The Right Way to Sell a Used Car
Selling your used car can be a daunting task. What is it worth? How will you get the word out? And, how can you keep from getting ripped off? Automotive columnist Eric Peters offers sound advice in this area.
- Find out the fair market price. Check prices in the Kelly Blue Book or NADA guide, available in public libraries and book-stores. You can also visit NADA Book Value for pricing.
- Set your price. Decide on the price you want, and pad it by 10 percent, so you can negotiate.
- Prepare the vehicle. Clean it inside and out. This can increase your selling price by up to 15 percent, according to Peters. Fix problems, especially safety issues. If you knowingly sell a car with a safety problem but don’t disclose it, you can be sued.
- Advertise. Put an ad in your local newspaper’s auto section. Include make, model, year, mileage, options, color, an honest description of condition, your telephone number and times to call.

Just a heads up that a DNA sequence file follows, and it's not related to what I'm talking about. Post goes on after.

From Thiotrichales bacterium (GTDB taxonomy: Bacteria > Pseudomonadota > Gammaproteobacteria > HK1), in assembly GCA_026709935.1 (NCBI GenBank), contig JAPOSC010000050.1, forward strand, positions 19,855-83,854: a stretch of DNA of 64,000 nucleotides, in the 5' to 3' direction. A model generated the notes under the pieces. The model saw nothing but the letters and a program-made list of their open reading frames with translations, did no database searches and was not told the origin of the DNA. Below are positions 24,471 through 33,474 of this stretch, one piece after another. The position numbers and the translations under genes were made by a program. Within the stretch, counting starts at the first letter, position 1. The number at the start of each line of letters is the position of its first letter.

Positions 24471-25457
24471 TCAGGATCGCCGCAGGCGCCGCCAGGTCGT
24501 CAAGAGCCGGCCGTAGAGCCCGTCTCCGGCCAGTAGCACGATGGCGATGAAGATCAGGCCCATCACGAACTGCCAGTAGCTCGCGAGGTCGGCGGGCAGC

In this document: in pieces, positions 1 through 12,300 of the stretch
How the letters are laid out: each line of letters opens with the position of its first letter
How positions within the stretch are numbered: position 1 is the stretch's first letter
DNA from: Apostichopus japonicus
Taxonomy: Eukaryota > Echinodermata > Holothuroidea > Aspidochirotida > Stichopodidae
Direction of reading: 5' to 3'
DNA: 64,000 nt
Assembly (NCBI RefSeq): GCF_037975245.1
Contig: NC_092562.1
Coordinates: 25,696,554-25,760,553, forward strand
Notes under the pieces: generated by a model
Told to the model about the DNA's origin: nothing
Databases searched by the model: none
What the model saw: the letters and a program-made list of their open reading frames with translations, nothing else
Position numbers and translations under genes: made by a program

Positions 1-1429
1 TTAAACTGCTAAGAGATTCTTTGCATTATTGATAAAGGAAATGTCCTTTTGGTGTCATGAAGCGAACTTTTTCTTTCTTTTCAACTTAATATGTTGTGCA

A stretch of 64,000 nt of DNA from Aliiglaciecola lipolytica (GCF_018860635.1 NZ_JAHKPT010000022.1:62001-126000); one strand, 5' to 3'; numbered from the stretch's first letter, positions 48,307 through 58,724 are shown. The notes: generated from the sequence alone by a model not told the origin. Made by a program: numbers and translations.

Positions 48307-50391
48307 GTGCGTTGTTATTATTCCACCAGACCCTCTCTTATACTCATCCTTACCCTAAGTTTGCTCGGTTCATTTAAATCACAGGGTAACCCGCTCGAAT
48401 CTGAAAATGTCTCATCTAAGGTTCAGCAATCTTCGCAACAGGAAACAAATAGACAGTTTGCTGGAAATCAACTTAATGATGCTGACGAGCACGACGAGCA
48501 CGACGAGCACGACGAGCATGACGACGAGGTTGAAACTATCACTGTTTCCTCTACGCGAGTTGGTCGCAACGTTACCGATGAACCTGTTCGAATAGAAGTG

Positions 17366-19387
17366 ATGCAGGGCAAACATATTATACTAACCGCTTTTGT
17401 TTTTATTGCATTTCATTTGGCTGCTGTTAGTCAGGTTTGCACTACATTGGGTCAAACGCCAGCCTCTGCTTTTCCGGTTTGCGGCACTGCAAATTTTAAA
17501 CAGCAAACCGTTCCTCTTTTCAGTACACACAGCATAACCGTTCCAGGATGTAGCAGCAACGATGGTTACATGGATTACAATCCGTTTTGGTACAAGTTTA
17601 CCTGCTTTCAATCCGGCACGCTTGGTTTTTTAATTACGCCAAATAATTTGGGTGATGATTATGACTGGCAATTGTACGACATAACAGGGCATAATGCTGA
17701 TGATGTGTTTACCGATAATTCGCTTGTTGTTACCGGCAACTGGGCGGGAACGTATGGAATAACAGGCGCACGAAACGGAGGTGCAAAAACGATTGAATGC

- Show the car. Talk up the car’s best points, show repair records and cite the used-car guide valuations if a prospective buyer makes a low offer. Always accompany a prospective buyer on a test drive. Don’t hesitate to refuse this courtesy if you have any doubts about the individual. Verify driver’s license and proof of insurance. And, don’t let anyone under 18 test drive the vehicle without a parent or guardian present.
- Prepare paperwork. Draw up a bill of sale yourself, listing the sale price, the car’s year, make, model and vehicle identification number (VIN), shown on the car’s title. Date the document and state that the vehicle is sold “as is.”
- Transfer title. On the car title, there is a box in which the owner must sign before the buyer can get the title issued in his/her name.